Retention is less glamorous than acquisition, and it’s arduous and often frustrating. But it's a fundamental part of reader revenue growth and one that often gets only secondary consideration.
News & Tech: What tech do you use now and see in the future that will advance your cause?
Kneedler: No-code integrations platforms should be in the toolkit of any publisher’s audience or digital team. The best-known examples are Zapier and Integromat, which allow you to connect just about any online service together in just about any way you want. 
We use both of these daily for everything from analytics to syncing customer systems. For example, when the paywall stop rate is too low on any of our sites (a sign that something may be wrong), I get an automated Slack message through an Integromat automation. That's a very simple example and we have a lot of other very complex integrations configured.
Critically, these systems can be used by anyone on your team. They cut down on the need for development and eliminate so many of the redundant tasks that come with audience work and online publishing.
News & Tech: Wick won a Local Media Association award (see link) recently for NABUR, “a NextDoor-type social media site that doesn’t leave readers with more questions than answers,” says LMA. What’s special about NABUR?
Kneedler: We launched NABUR (see link) in the spring of 2020 with support from the Google News Initiative. The elevator pitch is this is a journalist-run online conversation platform that's built on facts, not misinformation or vitriol. We now have NABUR platforms in six markets across the country and have been thrilled with the project's growth over the past 18 months.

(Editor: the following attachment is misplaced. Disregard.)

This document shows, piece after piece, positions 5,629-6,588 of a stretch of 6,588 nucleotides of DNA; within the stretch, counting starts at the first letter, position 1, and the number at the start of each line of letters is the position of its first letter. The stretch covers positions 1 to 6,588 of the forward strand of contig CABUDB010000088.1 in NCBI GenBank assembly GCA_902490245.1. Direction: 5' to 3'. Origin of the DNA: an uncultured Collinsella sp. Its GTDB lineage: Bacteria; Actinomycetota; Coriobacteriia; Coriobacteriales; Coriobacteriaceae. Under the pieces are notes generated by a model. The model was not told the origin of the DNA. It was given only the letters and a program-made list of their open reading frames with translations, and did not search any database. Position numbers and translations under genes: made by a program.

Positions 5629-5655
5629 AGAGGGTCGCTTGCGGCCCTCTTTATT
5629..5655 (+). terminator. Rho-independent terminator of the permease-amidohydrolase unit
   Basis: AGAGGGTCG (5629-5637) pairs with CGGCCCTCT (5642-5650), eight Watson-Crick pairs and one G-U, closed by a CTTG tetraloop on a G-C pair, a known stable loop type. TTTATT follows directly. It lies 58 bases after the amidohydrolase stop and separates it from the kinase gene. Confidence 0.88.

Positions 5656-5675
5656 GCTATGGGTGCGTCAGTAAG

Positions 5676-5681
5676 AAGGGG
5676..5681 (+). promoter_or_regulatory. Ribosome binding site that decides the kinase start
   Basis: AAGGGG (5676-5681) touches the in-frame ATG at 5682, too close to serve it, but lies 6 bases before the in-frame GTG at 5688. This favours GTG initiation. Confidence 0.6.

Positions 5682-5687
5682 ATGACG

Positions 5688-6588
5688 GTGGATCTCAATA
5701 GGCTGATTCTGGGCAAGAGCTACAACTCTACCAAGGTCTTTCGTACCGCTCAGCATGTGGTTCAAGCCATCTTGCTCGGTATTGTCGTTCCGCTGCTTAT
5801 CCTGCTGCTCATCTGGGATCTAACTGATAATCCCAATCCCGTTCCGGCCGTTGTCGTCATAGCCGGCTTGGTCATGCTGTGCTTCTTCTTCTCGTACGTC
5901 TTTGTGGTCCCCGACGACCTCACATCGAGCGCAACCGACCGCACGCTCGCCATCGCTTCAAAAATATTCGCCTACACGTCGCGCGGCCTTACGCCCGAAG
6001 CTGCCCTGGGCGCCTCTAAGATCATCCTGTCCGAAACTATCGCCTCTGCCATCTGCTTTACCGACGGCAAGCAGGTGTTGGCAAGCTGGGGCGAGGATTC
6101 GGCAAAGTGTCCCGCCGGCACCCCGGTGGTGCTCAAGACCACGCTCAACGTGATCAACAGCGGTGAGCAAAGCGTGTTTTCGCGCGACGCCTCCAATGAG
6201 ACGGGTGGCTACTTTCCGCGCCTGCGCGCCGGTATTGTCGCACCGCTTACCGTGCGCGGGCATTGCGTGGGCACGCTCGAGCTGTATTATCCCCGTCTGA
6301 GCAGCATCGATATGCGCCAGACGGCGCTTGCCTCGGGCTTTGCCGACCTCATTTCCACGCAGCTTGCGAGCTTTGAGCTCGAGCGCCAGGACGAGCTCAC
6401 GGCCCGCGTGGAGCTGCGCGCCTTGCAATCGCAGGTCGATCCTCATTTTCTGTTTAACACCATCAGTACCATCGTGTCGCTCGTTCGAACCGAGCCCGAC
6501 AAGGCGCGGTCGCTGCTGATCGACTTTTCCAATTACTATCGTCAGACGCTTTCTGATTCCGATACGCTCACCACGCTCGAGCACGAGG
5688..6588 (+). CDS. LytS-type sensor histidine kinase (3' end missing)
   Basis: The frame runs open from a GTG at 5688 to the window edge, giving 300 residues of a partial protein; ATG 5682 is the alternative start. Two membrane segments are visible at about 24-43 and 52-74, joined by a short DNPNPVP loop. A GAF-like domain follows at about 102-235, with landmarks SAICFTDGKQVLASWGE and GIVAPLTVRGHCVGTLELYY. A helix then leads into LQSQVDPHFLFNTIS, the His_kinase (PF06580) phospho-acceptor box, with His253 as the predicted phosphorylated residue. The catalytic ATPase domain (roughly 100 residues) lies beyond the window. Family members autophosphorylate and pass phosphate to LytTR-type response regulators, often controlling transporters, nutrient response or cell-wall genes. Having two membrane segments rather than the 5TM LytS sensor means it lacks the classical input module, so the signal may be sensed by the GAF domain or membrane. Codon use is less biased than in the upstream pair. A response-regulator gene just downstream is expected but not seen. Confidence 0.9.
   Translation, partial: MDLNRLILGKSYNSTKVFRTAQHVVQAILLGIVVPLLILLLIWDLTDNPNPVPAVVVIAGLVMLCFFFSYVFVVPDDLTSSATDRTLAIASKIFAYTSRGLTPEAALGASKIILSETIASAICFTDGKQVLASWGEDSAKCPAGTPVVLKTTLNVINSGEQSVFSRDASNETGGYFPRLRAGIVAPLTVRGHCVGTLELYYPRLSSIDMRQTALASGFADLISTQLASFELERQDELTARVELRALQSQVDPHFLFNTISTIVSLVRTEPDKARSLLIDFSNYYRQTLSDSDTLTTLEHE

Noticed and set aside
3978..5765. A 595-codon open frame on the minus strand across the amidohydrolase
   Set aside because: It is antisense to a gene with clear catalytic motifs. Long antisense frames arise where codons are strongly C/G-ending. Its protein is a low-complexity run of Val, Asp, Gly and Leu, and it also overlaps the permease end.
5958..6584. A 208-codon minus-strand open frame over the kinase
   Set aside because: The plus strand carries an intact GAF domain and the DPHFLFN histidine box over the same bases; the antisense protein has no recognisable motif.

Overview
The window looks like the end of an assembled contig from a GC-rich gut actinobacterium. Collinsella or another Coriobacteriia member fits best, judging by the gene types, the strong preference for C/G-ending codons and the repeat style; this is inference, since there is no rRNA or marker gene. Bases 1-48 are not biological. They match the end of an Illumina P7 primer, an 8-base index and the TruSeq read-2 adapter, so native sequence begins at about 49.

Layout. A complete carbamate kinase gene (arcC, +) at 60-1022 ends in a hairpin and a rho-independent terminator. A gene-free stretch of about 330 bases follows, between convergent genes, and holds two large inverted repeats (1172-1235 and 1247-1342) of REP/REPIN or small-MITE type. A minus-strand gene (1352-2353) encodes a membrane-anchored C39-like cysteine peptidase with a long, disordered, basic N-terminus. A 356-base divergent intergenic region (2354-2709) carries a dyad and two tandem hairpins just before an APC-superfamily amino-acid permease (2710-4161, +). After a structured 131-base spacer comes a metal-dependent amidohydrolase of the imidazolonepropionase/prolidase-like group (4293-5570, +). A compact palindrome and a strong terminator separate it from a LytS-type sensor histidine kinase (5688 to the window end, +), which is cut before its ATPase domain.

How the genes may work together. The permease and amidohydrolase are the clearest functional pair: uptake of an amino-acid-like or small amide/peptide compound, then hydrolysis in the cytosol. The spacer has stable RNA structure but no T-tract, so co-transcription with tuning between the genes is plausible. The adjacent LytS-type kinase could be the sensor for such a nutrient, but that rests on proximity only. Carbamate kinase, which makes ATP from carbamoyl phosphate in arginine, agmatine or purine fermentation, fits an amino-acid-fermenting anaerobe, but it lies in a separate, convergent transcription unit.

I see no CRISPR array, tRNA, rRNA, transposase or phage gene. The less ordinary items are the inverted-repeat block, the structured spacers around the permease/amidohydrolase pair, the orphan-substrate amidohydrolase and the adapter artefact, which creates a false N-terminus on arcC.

An ancillary benefit from this project has been the development of a team of Wick journalist product managers, who manage the NABUR platforms. The product management mentality, essentially being user-focused in your approach to digital publishing, has been growing in our industry. The emergence of the News Product Alliance (see link), which held its inaugural summit this year, is a great example of that. 
NABUR has been a great avenue for us to explore news product management. And we've been working with journalism schools to encourage it as a discipline for grads entering the workforce.
News & Tech: What other news or insights do you or Wick have to share?
Kneedler: I've been thinking a lot about the need to move toward collecting first-party audience data. Google and Apple's shift toward user privacy has made the future very clear: One day you will only know the information about your readers that they tell you themselves. I think that's a healthy direction for the internet at large, but as publishers it means we need to start doing the work now.
It puts an even higher premium on building authentic, transparent relationships with your readers. Grow your email newsletters, set up registration walls, launch texting strategies like Subtext and build your first party data — but make sure you tell readers exactly how you'll use their info. Email addresses, phone numbers and mailing addresses are way more valuable than browser cookies, so the publishers who execute well will come away stronger for it. 
News & Tech: You also do photography.
Kneedler: Yep. I came into this role from the editorial side and have done photojournalism and enterprise reporting for most of my career. My work has appeared in the pages of local publications, all the way up to The New York Times. 
Wick Communications is a family-owned community media company with newspapers, websites, magazines and specialty publications in 11 states. The home offices are in Sierra Vista, Arizona. Wick publishes newspapers in Arizona, Alaska, Colorado, Idaho, Louisiana, Minnesota, Montana, North Dakota, Oregon, South Dakota and Washington.